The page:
Monday, November 10, 2014

Drone Strikes in Pakistan: Ten Years and Counting

According to the research conducted by the Bureau of Investigative Journalism, only 12% of the victims of US drone strikes in Pakistan have been militants.  The Bureau has been compiling data for over a year on those killed in CIA strikes for their project “Naming the Dead.”  The project focuses on identifying the deceased dating back to when the attacks began and mapping their connections to determine whether ties to terrorist acts and/or groups exist.  The Bureau’s sources include “both Pakistani government records leaked to the Bureau, and hundreds of open source reports in English, Pashtun and Urdu.”

Since the strikes began in June of 2004, 2,379 people have been reported dead from the 400 attacks.  As of October of this year, only 704 victims have been identified and 295 of these “were reported to be members of some kind of armed group.”  Within this subset, almost 30% were not linked to any specific group.  Only 84 of those identified as militants could be connected to Al Qaeda.  This amounts to less than 4% of the total victims.  In addition, the Bureau’s report alleges that there was an inadequate amount of detail used to quantify those listed as militants.

The US government claims that confirmed terrorists of the “highest level” are the only targets for the drone strikes.  While this may be the intended idea, it is evident that these attacks are conducted before sufficient evidence is collected.  The lack of information on the victims shows a lack in consideration as well.  Without said careful consideration, the killings are considered extrajudicial, and therefore are unlawful.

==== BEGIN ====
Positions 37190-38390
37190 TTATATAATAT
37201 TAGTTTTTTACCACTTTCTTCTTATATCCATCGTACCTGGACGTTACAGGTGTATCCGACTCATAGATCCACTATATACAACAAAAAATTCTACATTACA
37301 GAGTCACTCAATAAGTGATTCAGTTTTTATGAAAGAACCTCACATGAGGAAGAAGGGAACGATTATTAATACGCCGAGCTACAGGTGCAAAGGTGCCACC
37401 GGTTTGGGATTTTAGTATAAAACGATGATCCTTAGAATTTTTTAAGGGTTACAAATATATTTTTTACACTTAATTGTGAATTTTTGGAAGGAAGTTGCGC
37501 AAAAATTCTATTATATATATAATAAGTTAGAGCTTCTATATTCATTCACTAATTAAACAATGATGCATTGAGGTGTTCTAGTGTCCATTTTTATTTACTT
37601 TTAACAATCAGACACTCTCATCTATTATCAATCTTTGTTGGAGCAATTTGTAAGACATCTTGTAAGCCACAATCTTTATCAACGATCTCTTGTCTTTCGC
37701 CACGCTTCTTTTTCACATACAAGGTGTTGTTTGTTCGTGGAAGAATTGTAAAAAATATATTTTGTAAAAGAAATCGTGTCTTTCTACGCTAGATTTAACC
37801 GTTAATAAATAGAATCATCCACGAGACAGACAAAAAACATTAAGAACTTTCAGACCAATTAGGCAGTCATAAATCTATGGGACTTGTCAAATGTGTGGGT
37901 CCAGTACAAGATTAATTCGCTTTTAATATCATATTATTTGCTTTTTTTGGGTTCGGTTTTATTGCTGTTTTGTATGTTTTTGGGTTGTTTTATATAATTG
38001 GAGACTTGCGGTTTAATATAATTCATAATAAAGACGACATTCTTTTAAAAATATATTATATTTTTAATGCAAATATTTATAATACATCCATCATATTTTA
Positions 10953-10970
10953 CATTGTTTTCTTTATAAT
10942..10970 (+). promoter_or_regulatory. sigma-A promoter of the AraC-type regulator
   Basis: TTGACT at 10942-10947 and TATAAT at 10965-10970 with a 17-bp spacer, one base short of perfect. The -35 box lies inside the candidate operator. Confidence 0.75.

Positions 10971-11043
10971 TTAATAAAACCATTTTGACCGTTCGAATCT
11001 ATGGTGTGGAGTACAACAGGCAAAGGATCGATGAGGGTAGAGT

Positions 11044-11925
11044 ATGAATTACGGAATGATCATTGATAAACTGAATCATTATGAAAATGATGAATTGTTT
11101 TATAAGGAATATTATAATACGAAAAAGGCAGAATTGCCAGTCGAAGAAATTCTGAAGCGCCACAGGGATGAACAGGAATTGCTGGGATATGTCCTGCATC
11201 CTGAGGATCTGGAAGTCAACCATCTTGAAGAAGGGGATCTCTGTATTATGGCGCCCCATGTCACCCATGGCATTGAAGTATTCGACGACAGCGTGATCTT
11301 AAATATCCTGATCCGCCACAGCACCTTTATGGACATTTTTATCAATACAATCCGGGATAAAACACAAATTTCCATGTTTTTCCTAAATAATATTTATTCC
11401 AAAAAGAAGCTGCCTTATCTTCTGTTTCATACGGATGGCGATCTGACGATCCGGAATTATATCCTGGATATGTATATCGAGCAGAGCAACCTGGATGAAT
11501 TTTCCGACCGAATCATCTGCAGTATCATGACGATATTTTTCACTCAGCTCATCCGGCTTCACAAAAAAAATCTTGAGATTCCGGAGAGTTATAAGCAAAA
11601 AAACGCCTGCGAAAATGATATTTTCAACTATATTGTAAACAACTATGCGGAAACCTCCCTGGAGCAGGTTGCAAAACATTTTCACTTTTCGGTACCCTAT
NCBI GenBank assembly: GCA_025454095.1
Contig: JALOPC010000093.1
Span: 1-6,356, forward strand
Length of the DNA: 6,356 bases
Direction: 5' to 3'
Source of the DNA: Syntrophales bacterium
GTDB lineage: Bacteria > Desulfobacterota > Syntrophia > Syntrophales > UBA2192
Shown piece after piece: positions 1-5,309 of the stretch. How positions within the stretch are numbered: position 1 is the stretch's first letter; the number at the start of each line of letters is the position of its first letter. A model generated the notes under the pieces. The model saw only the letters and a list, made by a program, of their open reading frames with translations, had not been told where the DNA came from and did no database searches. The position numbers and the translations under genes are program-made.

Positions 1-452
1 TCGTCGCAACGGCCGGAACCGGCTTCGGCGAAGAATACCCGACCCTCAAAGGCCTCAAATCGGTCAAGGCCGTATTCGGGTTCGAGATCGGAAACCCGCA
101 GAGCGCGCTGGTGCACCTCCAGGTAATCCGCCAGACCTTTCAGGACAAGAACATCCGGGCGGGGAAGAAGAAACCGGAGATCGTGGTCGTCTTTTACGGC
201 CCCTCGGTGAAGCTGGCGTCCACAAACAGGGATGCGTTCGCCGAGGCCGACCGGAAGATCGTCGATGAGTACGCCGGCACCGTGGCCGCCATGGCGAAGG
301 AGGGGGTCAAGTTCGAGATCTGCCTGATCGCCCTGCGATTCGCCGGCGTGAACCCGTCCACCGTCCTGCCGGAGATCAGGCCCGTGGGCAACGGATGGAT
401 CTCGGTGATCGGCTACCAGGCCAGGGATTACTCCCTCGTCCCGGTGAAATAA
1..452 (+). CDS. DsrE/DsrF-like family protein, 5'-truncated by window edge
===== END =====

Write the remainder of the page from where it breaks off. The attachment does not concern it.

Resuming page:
These drone strikes can also be seen as a violation of one of the basic principles of warfare: prohibiting unnecessary harm.  Although the strikes keep US soldiers out of direct harm, they cause unnecessary damage in Pakistan by killing potentially innocent civilians.  In regards to general law for a commander issuing an attack, if it is known that civilians will be harmed, the attack is not to be conducted.  Civilian casualties are only lawfully accepted when the harm done to the civilian(s) is proportional to military necessity.  Incidental drone strikes are not possible; the technology allows for ample information to be collected on each potential terrorist.  The fault in not having sufficient evidence lies with those controlling the drones, not with the drones themselves.

In conclusion, it is not to say that the drone strikes are not at all beneficial.  The US soldiers can conduct matters of war in a safe environment without the risks that derive from flying a plane, and numerous confirmed terrorists have been successfully terminated; however, although the Bureau has only identified so many of the victims thus far, their findings demonstrate a critical lack of transparency about certain affairs conducted by the US Government.

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